An analytical method based on the finite element variation principle and fracture mechanics is proposed to assess the in-situ fracture of oil sands formations. The concept on which the method is based involves the optimization of: (1) the wellbore geometry with "fracture starters", and (2) the stress fields ahead of the crack fronts produced by the optimized fracture driving forces originating from the fracture starters. The primary function of the fracture starters is to control the direction of the initial crack propagation, while the driving forces will create desirable stress fields ahead of the propagating crack, and thus control the subsequent propagation paths.

While there is no explicit fracture criteria available for the in-situ oil sands at the present time, two models for determining oil sands fracture are proposed. Numerical results from a case study will provide engineers with a comprehensive description of the fracture pattern in the oil sands formation with given geometries of the wellbore and the fracture starter, as well as the loading history. It will be demonstrated that extensive horizontal fracture is possible with particular combinations of initial geometry and loading conditions.


The enormous amounts of deep oil sands reserves make a suitable in-situ recovery technique extremely attractive. There are however, two major problems associated with this method [1,2]: These are: (1) the lack of communication between wells, due to low effective permeability of the deposit; (2) the high viscosity of the in-place bitumen.

The methods which are currently used to overcome the first problem include [3 – 5]:

  • inducing hydraulic fracture by hot steam or cold gelled water;

  • using natural communication channels, e.g., a high permeability water zone;

  • using existing solid permeability, if it exists.

In some areas where a zone having a high water saturation underlies the oil sands formation, it is possible to heat the oil zone by heat conduction from the steam flooded water zone without fracturing the formation. This approach, however, requires a thin water zone underlying a relatively thick oil zone. Such a condition exists only in a few areas among the vast oil sands deposits in Canada.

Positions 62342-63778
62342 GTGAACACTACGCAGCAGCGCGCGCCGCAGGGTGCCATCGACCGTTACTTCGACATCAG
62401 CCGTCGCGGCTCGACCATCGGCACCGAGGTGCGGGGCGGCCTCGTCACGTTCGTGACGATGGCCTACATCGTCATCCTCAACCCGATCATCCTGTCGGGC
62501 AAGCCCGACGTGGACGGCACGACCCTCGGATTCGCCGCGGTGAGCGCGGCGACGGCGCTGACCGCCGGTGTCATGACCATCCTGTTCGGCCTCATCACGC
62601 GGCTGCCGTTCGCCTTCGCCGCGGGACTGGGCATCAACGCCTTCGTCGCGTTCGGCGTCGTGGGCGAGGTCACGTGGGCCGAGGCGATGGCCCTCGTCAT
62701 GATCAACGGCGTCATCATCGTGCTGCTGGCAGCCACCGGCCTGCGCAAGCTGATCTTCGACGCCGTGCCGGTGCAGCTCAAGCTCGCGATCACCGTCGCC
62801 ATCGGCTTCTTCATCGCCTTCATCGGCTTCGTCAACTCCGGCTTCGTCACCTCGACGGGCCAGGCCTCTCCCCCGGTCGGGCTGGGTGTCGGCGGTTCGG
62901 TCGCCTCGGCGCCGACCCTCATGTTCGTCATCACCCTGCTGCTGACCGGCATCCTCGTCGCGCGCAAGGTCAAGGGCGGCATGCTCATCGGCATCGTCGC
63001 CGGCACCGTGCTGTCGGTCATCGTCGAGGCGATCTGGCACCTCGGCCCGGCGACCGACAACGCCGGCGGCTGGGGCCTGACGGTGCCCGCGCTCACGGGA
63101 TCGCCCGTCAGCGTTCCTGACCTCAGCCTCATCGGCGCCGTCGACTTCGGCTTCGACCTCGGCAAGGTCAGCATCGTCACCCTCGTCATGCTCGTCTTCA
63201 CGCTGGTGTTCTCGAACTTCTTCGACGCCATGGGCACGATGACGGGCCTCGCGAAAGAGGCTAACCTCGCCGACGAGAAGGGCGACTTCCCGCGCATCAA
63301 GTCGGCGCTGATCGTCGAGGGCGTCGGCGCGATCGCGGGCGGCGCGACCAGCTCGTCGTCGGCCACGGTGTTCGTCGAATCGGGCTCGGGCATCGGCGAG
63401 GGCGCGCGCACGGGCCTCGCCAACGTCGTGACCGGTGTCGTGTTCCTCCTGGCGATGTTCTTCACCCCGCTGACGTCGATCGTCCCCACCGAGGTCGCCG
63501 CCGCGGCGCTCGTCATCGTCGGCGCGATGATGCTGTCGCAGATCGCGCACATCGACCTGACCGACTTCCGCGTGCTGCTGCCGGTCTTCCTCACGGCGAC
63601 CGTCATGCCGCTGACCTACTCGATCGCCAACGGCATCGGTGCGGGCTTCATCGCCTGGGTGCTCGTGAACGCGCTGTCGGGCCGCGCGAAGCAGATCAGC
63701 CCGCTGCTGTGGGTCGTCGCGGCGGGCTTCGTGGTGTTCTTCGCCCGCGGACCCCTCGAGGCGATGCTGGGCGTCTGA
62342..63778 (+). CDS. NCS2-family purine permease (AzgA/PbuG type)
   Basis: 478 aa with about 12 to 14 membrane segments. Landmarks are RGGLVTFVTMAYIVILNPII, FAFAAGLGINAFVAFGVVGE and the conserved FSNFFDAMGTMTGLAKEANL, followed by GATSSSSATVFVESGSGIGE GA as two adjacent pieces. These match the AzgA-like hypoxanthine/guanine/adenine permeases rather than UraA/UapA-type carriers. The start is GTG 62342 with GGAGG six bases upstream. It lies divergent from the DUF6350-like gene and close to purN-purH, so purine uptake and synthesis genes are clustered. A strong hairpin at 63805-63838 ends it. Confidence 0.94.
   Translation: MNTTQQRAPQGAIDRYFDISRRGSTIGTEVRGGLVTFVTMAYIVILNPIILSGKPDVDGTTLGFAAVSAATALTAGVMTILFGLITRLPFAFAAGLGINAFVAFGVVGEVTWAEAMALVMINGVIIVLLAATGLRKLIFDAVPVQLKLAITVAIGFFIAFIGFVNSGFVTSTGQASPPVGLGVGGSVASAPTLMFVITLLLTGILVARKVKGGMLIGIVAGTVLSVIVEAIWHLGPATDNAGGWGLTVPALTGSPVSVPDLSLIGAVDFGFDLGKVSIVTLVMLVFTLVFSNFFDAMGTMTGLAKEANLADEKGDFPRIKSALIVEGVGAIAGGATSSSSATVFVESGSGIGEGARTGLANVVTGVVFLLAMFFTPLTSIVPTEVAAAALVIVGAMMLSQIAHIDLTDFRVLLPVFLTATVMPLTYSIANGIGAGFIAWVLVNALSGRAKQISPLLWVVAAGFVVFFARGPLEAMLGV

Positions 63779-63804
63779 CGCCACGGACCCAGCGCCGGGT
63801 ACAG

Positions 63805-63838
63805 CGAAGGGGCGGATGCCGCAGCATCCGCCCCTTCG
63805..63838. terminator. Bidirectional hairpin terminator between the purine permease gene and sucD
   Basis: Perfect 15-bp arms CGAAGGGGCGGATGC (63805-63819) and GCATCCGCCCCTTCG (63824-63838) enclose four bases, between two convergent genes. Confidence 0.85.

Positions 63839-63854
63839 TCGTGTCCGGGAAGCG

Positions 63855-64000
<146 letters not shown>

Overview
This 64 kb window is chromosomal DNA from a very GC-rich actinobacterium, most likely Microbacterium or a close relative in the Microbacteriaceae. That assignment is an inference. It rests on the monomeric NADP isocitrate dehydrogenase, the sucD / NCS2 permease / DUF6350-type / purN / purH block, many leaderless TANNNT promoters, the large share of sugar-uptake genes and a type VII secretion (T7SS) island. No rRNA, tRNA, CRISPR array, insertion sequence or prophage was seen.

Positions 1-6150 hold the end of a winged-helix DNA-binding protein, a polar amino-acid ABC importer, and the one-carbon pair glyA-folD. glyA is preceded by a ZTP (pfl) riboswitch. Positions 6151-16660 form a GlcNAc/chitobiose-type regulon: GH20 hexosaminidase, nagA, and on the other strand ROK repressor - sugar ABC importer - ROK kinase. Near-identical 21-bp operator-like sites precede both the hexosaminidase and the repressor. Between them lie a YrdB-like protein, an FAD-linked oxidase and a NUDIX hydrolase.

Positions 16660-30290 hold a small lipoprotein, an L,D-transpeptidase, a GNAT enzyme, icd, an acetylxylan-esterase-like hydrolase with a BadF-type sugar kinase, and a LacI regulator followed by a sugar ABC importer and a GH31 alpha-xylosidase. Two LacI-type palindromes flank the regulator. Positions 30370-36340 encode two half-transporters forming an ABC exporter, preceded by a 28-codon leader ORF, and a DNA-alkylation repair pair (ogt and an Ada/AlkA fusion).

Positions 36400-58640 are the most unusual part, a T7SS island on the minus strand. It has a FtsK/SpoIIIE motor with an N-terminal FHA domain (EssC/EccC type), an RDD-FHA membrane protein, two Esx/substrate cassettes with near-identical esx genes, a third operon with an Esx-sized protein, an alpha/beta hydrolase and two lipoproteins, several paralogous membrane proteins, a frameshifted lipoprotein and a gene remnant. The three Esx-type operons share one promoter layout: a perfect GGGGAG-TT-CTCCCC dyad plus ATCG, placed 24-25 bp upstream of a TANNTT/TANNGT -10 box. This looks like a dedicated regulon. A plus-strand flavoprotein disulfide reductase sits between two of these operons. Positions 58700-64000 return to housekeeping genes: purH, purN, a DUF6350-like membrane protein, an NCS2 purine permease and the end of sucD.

For the majority of Canadian oil sands in-situ projects which have been carried out or have been planned for, a type of hydraulic fracture process has been included as a necessary first step for inter-well communication which facilitates, mainly through heat conduction, a more efficient mobilization and displacement of the oil. However, in most cases it induces a limited fracture system through which fluids could flow. Consequently, in some cases, sweep efficiency tended to be very low [2,6]. Many in-situ processes such as fire flooding, in-situ combustion, in-situ hydrogenation, and the use of an aqueous emulsifying fluid have been considered as potential recovery tools of viscous fluids. However, such processes necessitate a prior extensive fracture of the sands in order to provide the necessary distribution of the active agent, a condition which is not provided by the classical hydrofracture processes.

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